As we were coming out of court the other afternoon, we got a call from one of the nice folks over at the WSJ, asking us what we thought about the Manhattan DA’s new Public Integrity unit.  We didn’t even know it had been formed — though we had heard Vance talk about the idea on the campaign trail.  The soon-to-be new DA had talked of ideas for a variety of new units, some of which we thought were good ideas (like the Wrongful Convictions unit, which would create office-wide policies while also investigating innocence claims), and some of which we thought were more public-relations than practical (like the Public Integrity unit).

As proposed by Vance, we said to the reporter, the Public Integrity unit didn’t really seem necessary.  It was to be a sub-unit of the Rackets Bureau, which has already been investigating and prosecuting public corruption cases with a fair amount of success for many years.  Carving out a specialty unit isn’t going to increase the number of cases they get, or improve their success rate, or have any extra effect on corruption beyond the usual.  It’s not like this is an area of crime that was being ignored.  Far from it.

It’s not going to increase the number of cases coming in, because that has nothing to do with whether there’s a special unit or not.  Public corruption cases are hard to come by, because usually the only people who know about the bribery are the ones benefiting from it.  And they’re not likely to self-report.  The DOI does what it can with the resources it’s got to ferret out a case here and there, but the reality is that (for the most part) law enforcement sort of lucks into these cases.

If you want to have an effect on public corruption, the trick is to either get magical surveillance powers to spot all the bribes going on, or else (more…)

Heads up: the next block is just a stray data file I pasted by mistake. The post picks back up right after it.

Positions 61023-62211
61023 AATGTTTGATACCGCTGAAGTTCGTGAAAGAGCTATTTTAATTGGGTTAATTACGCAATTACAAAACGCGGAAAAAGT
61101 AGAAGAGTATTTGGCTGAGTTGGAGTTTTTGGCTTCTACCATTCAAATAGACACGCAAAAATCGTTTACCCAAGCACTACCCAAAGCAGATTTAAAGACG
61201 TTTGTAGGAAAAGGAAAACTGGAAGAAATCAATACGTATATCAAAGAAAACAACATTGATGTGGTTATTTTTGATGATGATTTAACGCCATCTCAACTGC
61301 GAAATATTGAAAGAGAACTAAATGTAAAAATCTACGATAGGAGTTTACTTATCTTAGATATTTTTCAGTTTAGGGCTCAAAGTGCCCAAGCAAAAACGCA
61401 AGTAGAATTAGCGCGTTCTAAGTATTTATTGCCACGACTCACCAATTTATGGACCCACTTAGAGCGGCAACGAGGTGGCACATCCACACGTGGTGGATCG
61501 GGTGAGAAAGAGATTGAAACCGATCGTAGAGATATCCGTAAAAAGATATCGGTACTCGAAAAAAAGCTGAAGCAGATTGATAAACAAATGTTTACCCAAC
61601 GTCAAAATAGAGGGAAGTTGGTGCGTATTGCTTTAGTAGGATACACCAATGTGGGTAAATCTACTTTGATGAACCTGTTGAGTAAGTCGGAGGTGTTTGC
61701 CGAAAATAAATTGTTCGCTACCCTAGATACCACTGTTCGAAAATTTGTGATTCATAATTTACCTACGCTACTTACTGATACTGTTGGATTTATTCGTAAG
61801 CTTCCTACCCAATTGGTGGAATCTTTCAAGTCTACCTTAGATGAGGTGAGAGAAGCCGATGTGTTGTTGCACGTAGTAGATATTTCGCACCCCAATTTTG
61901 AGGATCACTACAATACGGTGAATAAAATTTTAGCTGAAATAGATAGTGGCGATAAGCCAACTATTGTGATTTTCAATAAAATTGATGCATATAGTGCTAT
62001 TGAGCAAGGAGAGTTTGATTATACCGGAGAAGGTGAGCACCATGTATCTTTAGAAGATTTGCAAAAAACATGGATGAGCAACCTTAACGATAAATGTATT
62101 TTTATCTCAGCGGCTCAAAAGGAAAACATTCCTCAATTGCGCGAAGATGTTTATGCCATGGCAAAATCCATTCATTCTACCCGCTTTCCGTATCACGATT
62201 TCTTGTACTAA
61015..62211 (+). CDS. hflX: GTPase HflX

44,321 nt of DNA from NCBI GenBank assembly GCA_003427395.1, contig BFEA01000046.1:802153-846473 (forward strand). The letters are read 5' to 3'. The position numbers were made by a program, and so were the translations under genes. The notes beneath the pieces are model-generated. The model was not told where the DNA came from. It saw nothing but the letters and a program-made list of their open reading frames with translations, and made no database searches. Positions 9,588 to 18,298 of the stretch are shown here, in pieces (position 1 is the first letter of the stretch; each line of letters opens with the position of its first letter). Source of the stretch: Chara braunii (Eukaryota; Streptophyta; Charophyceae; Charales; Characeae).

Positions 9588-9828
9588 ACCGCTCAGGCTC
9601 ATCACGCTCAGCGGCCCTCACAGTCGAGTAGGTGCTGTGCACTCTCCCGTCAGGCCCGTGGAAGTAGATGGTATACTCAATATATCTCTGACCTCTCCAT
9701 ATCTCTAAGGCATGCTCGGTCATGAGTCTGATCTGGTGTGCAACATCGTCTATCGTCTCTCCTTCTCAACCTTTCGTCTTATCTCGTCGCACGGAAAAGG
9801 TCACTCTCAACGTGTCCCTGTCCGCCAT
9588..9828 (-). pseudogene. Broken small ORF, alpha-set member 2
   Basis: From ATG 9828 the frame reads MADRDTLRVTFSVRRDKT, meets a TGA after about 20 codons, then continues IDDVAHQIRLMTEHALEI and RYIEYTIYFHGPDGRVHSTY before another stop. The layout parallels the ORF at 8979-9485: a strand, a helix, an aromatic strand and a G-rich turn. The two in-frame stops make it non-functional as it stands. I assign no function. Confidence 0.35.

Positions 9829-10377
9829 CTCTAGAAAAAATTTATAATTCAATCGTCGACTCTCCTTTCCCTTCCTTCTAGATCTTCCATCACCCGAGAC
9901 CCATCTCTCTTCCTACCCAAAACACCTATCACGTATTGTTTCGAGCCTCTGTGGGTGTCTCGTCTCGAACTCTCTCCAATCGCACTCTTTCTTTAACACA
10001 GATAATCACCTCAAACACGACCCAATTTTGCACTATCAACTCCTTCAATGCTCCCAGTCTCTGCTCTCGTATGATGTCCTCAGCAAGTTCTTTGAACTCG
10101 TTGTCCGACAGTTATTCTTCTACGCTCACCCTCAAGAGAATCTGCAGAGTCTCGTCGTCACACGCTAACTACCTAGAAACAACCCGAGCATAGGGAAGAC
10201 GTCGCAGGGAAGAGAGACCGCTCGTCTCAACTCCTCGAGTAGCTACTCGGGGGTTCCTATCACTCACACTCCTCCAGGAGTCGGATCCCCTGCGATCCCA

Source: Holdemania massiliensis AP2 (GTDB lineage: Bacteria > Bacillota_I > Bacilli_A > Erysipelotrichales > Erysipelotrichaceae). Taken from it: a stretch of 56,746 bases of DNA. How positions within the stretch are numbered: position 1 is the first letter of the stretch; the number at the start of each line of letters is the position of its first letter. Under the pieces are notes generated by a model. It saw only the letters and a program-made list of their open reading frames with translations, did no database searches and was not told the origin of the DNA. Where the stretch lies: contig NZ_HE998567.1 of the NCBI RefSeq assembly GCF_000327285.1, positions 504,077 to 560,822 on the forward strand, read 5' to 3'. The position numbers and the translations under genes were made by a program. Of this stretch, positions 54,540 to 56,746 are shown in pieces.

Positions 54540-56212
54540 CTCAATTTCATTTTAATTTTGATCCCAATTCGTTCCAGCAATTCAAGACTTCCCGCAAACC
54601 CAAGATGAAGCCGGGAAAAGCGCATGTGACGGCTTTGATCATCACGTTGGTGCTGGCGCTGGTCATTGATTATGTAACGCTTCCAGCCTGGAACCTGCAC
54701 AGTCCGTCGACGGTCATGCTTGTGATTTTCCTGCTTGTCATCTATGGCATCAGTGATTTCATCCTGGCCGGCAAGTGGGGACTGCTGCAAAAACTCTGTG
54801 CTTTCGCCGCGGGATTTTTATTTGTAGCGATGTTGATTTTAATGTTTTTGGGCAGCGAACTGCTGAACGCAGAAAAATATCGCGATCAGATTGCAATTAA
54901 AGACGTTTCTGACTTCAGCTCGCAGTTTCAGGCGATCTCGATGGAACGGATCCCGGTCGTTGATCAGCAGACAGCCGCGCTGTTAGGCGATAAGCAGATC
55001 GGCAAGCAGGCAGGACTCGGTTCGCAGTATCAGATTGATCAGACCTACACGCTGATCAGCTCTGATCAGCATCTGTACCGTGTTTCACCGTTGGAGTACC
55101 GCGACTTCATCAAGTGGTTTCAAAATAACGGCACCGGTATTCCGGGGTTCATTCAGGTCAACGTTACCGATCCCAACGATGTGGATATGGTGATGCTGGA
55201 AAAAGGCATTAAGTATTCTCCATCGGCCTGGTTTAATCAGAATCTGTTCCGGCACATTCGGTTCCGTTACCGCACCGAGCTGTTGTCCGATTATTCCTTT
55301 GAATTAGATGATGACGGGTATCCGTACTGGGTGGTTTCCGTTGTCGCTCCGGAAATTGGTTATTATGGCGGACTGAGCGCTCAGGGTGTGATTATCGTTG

Text or Email, Don’t Call

Thursday, October 14th, 2010

 

The WSJ has an article today called “Y U Luv Texts, H8 Calls: We want to reach others but not to be interrupted.”  The sub-headline says it all, really.  Despite the loss of context and tone that can be conveyed by an oral conversation, people prefer more and more to communicate by email or text message.  “That [our cell phones] are phones is increasingly beside the point.”

No lie.  We dropped our landline years and years ago, because who needs it?  We hate to call others on the phone, because it’s just rude to interrupt someone like that.  We rarely answer the phone when it’s ringing — it’s on silent 99% of the time anyway — because whoever is calling is just rudely interrupting us, especially if we happen to be talking to someone else in person at the time.  If it’s that important, they can leave a message.  And thanks to Visual Voice Mail, we can decide whether to listen to it in the first place.  (Tip: if the message is lengthy, it’s probably going to be ignored until we can get around to it.  Who has time for that? And forget about using old-fashioned voice mail — who has time to listen through three pointless messages from vendors on the off chance that message four is worthwhile?)

Email and texts, on the other hand, are ideal.  You can say what you want, edit it if you want to unsay or revise a thought, without interruption.  And the other person can read it when they get a chance.  Emails come right to your phone, and can be read any time.  The information gets conveyed, everyone’s happy, nobody was rudely interrupted.  There are no missed calls — the words are there to be read whenever you get a chance.  You don’t have to wade through a queue of voice mails to get the nugget of information five messages back (or 70 seconds into that one message).

If, as in most lawyer communications, you’re talking (figuratively) about a document, image, website or whatever, you can’t attach it to a phone call or a voice mail.  Email is the way to go.

(And please, don’t fax anything.  What is this, 1985?  Nobody carries a fax machine around with them.  PDF it, please.)